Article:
S.A. Check:  I don’t know that any specific stories will resurface in the new comics, but we’re definitely taking inspiration from where the characters have been as we look ahead to their future.

Vince Brusio: What supporting characters will be brought into the book? Will these characters be all the old school familiar faces?

Mike Wolfer: Hot Stuff had a few supporting characters that made occasional appearances, but they were very minor. The stories mostly focused on Hot Stuff himself, and only once in a while did we see his extended family, but I do make small references to those characters. One major character who we will see is Wendy, the Good Little Witch, who appears in my story “She Scares Me Not,” in Casper the Friendly Ghost #2. There’s another major face in that story as well, but we don’t want to give everything away!

S.A. Check: American Mythology has a full roster of Casper’s friends to bring back to fans.  Besides Hot Stuff and Wendy, fans can expect to see the Ghostly Trio, Spooky, and Nightmare making appearances in future books in all their original glory!  These are the characters we love, and it’s the classic rendition we want to bring back to fans.  It’s the same approach American Mythology has taken with other comics – staying true to the content and renditions that made the characters such cultural icons in the first place.  The response we’ve received from fans has been extremely positive, so I think we’re doing something right.

Vince Brusio: What is it about Casper that you think will appeal to today’s younger readers? And what messages do you want him to champion for young kids who have their own phones and grew up with the Internet?

S.A. Check: Casper is a very pure character, and at his heart, he just wants to be a part of something larger, to be accepted.  I think the concept of inclusion is probably more relevant in today’s society than it has ever been.  He’s the outsider, looking for his place in the world, sometimes a world that can seem pretty scary, even to a ghost.  What kid can’t relate to that?  I think one thing Casper shows is that the same problems that kids have faced for the last seventy plus years are still pretty much the same, just packaged with a prettier bow.  Peer pressure, insecurity, finding your own path, are difficulties we have all faced, and knowing that you’re not alone in that can help reassure younger readers.  It’s much harder for kids to separate and escape from those pressures in today’s digital world, being a click away from it all on social media.  Those tiny moments of escapism that comics provide, allow young readers to take a break from the fast-paced world we live in and just enjoy the adventures of a certain friendly ghost and a few of his friends. And maybe, just maybe, they’ll find something in those pages they can relate to and bring a smile to their face.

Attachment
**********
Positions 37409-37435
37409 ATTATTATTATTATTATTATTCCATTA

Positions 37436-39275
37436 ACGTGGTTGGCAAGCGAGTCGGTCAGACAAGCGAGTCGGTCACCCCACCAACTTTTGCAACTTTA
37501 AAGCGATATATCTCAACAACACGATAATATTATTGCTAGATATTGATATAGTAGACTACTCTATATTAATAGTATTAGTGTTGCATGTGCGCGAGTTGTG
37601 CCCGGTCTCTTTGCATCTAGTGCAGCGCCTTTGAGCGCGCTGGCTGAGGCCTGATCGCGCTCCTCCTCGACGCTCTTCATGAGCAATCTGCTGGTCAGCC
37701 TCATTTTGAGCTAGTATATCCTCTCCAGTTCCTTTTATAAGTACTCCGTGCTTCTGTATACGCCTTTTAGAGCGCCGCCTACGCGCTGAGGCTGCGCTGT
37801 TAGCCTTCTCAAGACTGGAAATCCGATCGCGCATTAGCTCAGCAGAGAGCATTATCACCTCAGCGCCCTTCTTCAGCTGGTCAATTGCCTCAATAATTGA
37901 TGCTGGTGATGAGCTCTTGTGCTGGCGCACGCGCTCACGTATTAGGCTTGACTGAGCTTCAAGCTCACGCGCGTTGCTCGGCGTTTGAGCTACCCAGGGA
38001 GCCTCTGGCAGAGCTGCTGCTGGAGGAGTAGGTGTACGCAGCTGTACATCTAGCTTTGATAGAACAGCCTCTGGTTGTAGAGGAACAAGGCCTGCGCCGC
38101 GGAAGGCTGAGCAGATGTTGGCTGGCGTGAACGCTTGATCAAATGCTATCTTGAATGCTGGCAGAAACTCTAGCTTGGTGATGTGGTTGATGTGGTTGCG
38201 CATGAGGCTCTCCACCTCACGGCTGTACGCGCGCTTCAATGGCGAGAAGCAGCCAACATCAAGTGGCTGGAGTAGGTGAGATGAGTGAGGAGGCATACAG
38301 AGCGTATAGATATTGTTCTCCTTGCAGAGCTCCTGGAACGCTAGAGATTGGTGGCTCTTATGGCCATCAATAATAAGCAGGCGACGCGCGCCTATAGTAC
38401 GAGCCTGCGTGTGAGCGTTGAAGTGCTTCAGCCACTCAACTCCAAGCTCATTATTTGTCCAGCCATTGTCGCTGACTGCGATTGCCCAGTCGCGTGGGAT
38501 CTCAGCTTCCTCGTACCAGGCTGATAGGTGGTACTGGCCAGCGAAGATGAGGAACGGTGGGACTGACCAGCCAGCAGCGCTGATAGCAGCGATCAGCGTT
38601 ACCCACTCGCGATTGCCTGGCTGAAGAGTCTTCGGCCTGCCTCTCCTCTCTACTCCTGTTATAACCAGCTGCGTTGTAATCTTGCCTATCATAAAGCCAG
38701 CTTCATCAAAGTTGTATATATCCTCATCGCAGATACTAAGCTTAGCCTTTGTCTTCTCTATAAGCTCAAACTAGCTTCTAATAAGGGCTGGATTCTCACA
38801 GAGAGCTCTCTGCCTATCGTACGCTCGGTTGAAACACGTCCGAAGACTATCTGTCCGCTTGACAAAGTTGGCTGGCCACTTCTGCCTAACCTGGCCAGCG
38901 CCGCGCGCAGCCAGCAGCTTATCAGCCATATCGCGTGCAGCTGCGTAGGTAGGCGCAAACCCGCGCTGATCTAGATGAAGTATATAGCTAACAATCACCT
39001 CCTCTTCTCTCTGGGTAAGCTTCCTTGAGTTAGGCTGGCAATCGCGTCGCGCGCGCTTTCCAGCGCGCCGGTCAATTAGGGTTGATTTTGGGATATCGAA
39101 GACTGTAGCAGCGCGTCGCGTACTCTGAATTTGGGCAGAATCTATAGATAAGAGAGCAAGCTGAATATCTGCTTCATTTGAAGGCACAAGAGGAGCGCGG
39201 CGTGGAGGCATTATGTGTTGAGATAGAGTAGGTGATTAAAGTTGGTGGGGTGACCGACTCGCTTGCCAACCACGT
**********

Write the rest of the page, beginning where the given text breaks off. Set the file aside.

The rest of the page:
Mike Wolfer: That’s a tough one to answer, with regard to Hot Stuff. He’s not like Casper, whose agenda is to be kind and friendly to everyone. Hot Stuff is more of a rogue, whose goal in life seems to be to take as many naps as possible and eat as many of his favorite berries as he can. But if there’s a positive message that we can get from him, it would be to stand your ground and stick up for yourself. And take as many naps and eat as many berries as you can!


Vince Brusio writes about comics, and writes comics. He is the long-serving Editor of PREVIEWSworld.com, the creator of PUSSYCATS, and encourages everyone to keep the faith...and keep reading comics.